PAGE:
On Dec 14th, the IRS released final rules shedding light on earlier ACA provisions (July 2016). However, it excludes updated language on the complex and controversial “opt-out arrangement” provision, leaving in place earlier guidance (Dec. 2015).
What employers need to know about opt-out payments… as it currently stands
- Unconditional Opt-Out Payments – does not require an employee to provide any proof of other coverage. In doing so, it’s treated as a cost to employees for ACA “affordability” calculations.
- For example, an employee’s premium contribution is $200 and they’re offered $200 to decline coverage. For “affordability” purposes, the cash received for “opting-out” is added to each employee’s premium totaling $400. This can push premiums over the affordability limit leading to ACA penalties.
- “Reasonable evidence” – employee’s own certification that their “tax family” has or will have minimal essential coverage under the ACA.
- Conditional Opt-Out Payments – requires an employee who opts-out to provide “reasonable evidence” of minimal health coverage for themselves and their family.
- Unlike unconditional opt-out payments, conditional opt-out payments DO NOT count towards the affordability calculation.
“Cash-in-lieu” opt-outs & federal contractors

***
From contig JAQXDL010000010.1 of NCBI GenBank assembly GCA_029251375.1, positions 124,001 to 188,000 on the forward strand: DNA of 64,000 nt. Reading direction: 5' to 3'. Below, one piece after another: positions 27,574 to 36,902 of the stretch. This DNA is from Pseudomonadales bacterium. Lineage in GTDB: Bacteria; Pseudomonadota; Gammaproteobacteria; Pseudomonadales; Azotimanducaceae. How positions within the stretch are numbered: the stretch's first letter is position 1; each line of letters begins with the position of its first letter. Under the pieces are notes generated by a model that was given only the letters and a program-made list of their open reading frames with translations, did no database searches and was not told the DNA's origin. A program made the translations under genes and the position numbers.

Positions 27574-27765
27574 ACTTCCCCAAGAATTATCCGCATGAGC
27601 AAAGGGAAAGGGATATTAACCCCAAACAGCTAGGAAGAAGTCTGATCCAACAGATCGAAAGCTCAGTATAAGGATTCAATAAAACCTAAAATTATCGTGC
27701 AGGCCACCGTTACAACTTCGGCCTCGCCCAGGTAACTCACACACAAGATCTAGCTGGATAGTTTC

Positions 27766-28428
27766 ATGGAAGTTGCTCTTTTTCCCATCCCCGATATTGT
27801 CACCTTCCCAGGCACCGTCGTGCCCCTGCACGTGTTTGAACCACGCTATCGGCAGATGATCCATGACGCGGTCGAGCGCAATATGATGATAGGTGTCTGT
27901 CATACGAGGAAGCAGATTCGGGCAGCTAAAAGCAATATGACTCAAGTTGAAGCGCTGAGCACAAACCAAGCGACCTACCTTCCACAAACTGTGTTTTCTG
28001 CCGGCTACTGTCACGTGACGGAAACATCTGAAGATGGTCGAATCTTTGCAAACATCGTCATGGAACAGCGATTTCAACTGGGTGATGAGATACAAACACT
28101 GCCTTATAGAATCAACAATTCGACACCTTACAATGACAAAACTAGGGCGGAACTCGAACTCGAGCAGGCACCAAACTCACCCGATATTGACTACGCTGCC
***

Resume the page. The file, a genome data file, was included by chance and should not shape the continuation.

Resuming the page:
- Cash in lieu arrangements can be either an unconditional or conditional. Besides the ACA impact (described above) and its known impact on contract margin and tax burden, offering “cash-in-lieu” also has negative ramifications on benefits costs.
How cash-in-lieu drives up healthcare costs
- Offering cash-in-lieu to those who waive coverage incentivizes healthy employees to find coverage elsewhere. Ultimately leaving high utilizers (& anyone else on the plan) with higher renewal rates.
- As renewal rates increase and more healthy employees opt-out of coverage, it begins a domino effect sending utilization/renewal costs out of control.
- Reduces affordability and choice for those that truly need/utilize their health plan.
- We recommend eliminating cash-in-lieu in the long-term, as well as engaging employees through appropriate channels/initiatives to ensure accountability and optimal performance of the health plan.
What impact will the new Presidential administration have on the ACA?
- Right now there is only speculation on how the ACA will change in 2017. It’s uncertain how soon or how much of it will be affected. Rules that are already in effect can only be changed through notice and comment rulemaking which can be a lengthy process.
- Employers should still make sure their opt-out arrangements are set up to avoid ACA penalties. If you have questions about cash-in-lieu opt-out arrangements, please don’t hesitate to open a chat or email us.